So with a new chef and a new play, my evening was off to a fine start right in the neighborhood.
I met the charming man who'd invited me to dinner at Bistro 27 so we could check out the new guy slinging food at my neighborhood joint.
Chef Cory trained under Kevin at Pomegranate and I'd heard he was a big fan of organ meats, which made him sound like my kind of chef.
We started with bubbles at the bar before moving to a table amongst what was undoubtedly a room full of playgoers.
With two productions currently at the November Theater, everyone was in place by 6 to ensure being finished by 7:45.
My date told me about a recent trip to D.C. and I told him about my excursion to the Blue Ridge and we agreed that our meal goal was choosing dishes Cory had put on the menu.
So we started with his housemade sausage plate of pork and duck foie gras sausage and red wine and Parmesan sausage with mustard two ways and red pepper jelly. Outstanding, both of them.
If a man can make sausage, it's a good indicator he's my kind of
We moved on to seeing what he could do with entrees. For my friend, that meant salmon topped with scallops and a red pepper and caviar compound butter over cauliflower and anchovy puree he raved about.
For me, it was perfectly pan-seared scallops with a to die for champagne and fig demi-glace.
There were so many people in the room that hearing the music was a challenge, but every now and then something good - the XX or a samba - would come through loud and clear and we'd nod our heads in approval.
I had no intention of getting dessert but the housemade tiramisu turned out to be a weak spot for my date, so I obliged.
By the time we finished and scuttled across the street to the theater, it was almost curtain time for the Pulitzer Prize-winning "Clybourne Park" produced by Cadence Theater Company.
It's another play that's part of the Acts of Faith Festival and like Henley/Shakes' "Death and the Maiden," which I'd already seen, its inclusion was intended to be thought-provoking.
A play that takes up where "A Raisin in the Sun" left off, it tells the story of a neighborhood with race issues, which, of course, is every neighborhood in this country.
The first act was set in Chicago in 1959 when the first black family has bought a home in an all-white neighborhood ("After a reference to colored people, "Don't we say Negro now?") and the second in the same house but 50 years later ("My current commute is slowly eroding my soul") when a white couple has bought in what is now an all-black neighborhood.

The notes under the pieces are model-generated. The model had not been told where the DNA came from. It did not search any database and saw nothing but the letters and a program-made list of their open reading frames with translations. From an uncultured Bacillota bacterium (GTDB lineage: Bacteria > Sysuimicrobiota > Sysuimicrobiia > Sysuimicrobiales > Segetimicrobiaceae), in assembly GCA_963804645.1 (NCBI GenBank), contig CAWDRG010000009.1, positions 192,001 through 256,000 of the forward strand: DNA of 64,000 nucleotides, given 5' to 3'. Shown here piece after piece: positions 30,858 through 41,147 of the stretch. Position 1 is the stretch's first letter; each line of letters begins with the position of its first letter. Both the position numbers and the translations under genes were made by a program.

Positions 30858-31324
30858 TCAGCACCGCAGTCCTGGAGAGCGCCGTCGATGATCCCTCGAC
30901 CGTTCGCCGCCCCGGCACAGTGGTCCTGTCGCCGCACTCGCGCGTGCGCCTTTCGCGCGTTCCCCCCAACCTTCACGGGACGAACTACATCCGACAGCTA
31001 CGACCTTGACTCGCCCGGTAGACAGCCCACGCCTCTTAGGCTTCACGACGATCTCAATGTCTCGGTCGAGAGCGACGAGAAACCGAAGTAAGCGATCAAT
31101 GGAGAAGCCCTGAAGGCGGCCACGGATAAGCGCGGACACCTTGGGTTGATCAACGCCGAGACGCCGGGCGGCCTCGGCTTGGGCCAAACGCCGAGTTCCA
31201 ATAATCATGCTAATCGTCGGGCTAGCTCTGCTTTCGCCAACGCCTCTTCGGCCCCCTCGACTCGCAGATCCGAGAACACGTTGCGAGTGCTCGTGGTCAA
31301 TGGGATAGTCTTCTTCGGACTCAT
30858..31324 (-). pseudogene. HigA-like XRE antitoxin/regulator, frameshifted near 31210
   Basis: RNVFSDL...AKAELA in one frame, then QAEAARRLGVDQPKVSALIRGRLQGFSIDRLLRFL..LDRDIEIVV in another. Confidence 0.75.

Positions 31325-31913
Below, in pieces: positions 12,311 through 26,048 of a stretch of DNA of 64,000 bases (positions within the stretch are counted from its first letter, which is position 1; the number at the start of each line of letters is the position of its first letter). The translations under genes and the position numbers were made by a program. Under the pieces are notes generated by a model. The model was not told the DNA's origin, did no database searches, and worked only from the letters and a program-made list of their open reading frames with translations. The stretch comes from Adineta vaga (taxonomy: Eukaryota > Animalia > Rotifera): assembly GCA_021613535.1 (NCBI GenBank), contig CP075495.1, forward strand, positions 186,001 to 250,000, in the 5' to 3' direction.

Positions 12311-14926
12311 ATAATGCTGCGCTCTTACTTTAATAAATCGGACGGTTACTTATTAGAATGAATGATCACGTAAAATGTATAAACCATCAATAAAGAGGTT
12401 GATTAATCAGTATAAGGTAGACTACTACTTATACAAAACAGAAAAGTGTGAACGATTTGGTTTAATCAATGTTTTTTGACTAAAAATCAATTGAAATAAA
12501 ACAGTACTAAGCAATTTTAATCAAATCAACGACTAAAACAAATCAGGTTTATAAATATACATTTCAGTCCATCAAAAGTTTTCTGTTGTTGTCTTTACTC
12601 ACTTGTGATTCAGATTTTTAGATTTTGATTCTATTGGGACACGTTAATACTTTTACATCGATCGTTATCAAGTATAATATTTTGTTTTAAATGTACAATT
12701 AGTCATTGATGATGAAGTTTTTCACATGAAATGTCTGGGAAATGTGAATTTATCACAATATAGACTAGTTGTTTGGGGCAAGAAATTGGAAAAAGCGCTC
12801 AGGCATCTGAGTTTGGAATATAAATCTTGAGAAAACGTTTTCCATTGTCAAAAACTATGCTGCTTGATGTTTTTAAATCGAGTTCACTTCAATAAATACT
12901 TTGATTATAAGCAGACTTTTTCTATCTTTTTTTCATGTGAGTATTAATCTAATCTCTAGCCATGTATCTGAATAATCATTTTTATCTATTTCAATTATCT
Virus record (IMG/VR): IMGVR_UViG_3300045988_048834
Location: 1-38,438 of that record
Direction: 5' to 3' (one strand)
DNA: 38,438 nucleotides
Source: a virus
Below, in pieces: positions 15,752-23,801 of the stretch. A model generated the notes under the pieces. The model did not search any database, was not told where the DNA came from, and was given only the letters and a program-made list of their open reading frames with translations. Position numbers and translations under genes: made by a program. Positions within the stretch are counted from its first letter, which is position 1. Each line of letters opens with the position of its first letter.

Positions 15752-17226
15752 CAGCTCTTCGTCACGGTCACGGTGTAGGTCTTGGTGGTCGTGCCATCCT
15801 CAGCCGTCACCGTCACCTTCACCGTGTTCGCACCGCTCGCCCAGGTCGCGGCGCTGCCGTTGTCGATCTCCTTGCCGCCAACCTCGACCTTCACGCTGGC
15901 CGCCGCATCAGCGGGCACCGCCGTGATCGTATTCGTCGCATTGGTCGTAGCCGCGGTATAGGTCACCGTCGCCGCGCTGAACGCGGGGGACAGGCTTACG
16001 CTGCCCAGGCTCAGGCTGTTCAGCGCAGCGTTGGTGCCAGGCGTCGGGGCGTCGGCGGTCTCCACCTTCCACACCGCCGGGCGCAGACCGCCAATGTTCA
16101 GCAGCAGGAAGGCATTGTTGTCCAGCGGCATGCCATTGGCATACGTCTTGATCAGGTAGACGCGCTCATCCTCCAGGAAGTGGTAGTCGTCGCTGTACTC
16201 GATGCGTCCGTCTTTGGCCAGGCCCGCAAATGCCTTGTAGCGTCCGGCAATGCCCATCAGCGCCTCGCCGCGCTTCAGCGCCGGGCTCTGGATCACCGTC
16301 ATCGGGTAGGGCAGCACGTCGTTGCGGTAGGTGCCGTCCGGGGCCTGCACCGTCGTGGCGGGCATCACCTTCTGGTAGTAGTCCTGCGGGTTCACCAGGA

Racial jokes come out but so do slurs against women, gays and even the privileged position of white men.
Everyone is uncomfortable dancing around the topic of race yet everyone manages to say something inappropriate. It's a lot like real life.
Watching the talented cast spar verbally was yet another reminder that the race card is one that still gets played far too often, even in 2014. Will we never be able to move beyond this delicate subject?
Choosing this award-winning play for the Acts of Faith festival was yet another reminder of Cadence's strength as an upstart theater company.
An uneasy topic in a well-written play, superbly acted and touching on the kind of sensitive issue that, like a scab, needs to be picked at again and again until we finally see it healed.
We can't fix what we don't acknowledge and a play like this reminds us we need to talk about the very things that make us the most uncomfortable.
After a satisfying night of theater, I said farewell to my date and went to a neighbor's Olympic party.
Despite it being in Jackson Ward, I was quite certain I wouldn't know anyone except the hosts, yet I walked in to prove that there are never more than two degrees of separation in Richmond.
Here was a favorite bartender decked out in Olympic colored balloons. There was a FOH manager looking like a silver medal. Oh, and there was a bartender of several decades with his homemade egg rolls. And the goat-loving cheese whiz who left us for Charlottesville had returned for this party. Hail, hail, the gang's all here.
I admired all the local art on my neighbors' walls, including the massive wall of albums coming down the staircase.
Everything from "Grand Funk Live" to David Bowie's "Changes" to REM's "Murmur" to Madonna's eponymous first album. Best of all, the records were still in there to be removed and played.
Only in Jackson Ward can you see "Mr. Spock's Music from Outer Space" hanging on a 19th century wall.
Or swing from a new chef to challenging theater to celebratory Olympian vodka shots without ever straying more than five blocks from home.
Color me devoted to my 'hood.